Back to the action: Kathy didn’t feel up for an idol hunt, perhaps still worn out after she and Cirie slogged through the water two episodes ago. At worst, she feels singled out by Malakal and only two people like her at Airai. At best, it’s like she’s at a Survivor fantasy camp, and she’s paid five grand extra to receive private sessions from former cast members. On more trip to Exile Island might bring her a romantic package with James . . . emphasis on “package.” Ozzy said he wanted to look for food, and she bought it. He read the clue. Swim, swim, swim, clue. Swim, swim, swim, clue. Swim, swim, swim, clue. Swim, swim, swim, idol. Now one of the strongest players in the game had even more power. I’m not saying Ozzy cliched a total victory, especially after dumbass James got voted off last season while carrying two idols last season. But Ozzy does seem to have a few more brain cells than the gravedigger. And in a salute to Yau-Man’s discovery of an idol two seasons ago, Ozzy crafted a dummy idol and put it in the hiding place. It would have been every better had Ozzy went into a giggling fit and flicked his tongue like Yau-Man, but you can’t have everything. It’s hard not to like Ozzy right now, even if he does have Jeff Probst hanging off his jock.

Fast forward: Airai has lost the immunity challenge – their fourth defeat in the last six challenges – and somebody had to be sent off. All common sense pointed out Chet as the obvious choice. He had been following Janu’s path from Palau with the lack of effort in challenges and camp, and the accelerated disintegration of the body. His only allies: Kathy and Tracy. Chief amongst the majority was Joel, a very large and tattooed firefighter who looks like he lives on a diet of puppies and orphans. Two episodes prior, he got it into his head that Mary and Mikey B. were a power couple, and he got Mary voted off, passing up a chance to oust Chet. He still had it in for Mikey B., even though the guy’s greatest sin was making people call him “Mikey B.” Reality fans with a masochistic streak already put up with a “Mikey B.” of sorts (Mike Malin, a.k.a. “Mike Boogie” from Big Brother), so why watch another? Getting back to the point: again, Chet seemed to be the correct choice to boot. Of course, we had somebody say that Chet was going home in the episode’s first act, so the seed of doubt was already planted in my mind.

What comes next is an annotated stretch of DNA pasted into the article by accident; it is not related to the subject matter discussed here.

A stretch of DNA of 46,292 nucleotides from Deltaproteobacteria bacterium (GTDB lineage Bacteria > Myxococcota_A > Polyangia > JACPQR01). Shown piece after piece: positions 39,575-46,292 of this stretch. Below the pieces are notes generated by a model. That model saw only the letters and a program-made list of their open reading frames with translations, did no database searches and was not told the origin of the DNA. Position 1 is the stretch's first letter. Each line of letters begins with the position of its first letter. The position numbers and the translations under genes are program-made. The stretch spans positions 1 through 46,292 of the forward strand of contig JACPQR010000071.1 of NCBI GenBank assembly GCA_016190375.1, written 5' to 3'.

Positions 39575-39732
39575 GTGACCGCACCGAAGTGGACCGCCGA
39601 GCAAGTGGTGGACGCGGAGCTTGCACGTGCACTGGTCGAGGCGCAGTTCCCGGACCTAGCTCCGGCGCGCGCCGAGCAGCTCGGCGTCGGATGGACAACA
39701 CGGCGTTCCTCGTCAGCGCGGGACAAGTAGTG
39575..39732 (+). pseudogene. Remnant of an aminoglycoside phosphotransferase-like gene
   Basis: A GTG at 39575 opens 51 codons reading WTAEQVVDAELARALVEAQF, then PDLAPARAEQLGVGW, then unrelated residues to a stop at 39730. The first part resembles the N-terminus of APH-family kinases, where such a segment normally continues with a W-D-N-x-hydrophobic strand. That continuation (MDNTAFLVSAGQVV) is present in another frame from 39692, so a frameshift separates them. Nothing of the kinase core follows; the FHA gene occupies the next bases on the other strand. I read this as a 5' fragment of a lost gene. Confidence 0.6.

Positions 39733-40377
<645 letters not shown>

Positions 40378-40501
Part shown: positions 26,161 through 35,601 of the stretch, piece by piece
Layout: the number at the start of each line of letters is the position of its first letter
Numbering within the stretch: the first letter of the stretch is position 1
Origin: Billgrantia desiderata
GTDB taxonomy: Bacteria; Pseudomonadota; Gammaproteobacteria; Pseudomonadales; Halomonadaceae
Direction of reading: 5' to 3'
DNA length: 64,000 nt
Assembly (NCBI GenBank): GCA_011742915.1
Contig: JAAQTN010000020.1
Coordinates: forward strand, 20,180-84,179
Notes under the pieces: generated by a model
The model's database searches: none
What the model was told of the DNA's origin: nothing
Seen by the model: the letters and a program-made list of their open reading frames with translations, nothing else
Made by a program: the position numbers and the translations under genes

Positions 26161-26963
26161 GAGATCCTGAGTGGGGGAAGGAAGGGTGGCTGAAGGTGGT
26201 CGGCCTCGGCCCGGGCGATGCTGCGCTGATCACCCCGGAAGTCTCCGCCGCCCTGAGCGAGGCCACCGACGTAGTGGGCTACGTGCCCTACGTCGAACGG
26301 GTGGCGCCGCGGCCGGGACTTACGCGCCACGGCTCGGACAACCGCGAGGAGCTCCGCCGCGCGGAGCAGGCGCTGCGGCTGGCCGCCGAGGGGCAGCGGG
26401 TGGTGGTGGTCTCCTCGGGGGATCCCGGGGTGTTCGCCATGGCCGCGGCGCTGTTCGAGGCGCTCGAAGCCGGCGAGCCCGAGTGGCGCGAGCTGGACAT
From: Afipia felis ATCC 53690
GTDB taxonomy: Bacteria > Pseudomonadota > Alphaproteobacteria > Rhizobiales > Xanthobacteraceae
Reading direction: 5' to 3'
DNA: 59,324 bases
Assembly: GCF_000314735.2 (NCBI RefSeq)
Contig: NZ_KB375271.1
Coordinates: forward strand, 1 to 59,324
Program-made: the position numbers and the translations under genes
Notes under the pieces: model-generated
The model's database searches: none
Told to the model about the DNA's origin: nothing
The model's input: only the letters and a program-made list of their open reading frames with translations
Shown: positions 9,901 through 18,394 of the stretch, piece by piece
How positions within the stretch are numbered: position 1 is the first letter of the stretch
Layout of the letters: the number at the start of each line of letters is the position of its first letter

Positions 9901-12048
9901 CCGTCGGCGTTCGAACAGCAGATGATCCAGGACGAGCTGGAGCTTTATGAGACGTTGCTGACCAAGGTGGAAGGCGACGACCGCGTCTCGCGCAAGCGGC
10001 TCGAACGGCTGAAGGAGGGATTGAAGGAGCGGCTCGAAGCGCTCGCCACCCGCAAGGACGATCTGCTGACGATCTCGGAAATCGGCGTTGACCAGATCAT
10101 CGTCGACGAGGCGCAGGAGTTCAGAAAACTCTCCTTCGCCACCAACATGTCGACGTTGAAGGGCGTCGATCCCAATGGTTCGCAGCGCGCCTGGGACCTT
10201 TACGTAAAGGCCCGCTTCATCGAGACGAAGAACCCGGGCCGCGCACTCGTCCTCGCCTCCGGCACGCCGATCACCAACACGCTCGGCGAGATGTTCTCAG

Enter Tracy. Right now, I can’t tell her from Alexis and the other woman whose name I can’t be bothered to remember. In retrospect, you can understand her fear of a vote against Chet; if he got voted off and Kathy – a potential loose cannon – had retrieved and kept the idol, she’d be the next to go. So she came up to Joel and played on his loathing of Mikey B. The obvious move was to keep the tribe strong, especially when there was no obvious timetable for a merge or shakeup. But Joel listened to Tracy, nodded his head . . . and managed to talk a few allies into voting for Mikey B., who went out 6-3 and didn’t even think to punch Joel in the mouth for the change of plan. Also, Airai had Chet for seemingly the next few days, a loose wheel ready to pop off the axel in challenges. You can understand why Jason voted for Chet, looked into the camera and said, “Please leave the island.” But Chet is still in the game thanks to Tracy . . . and I’ve decided to think of Joel as “Mongo” from here on out, because he would so fall for an exploding candygram. Also, I wouldn’t put it past him to punch a horse.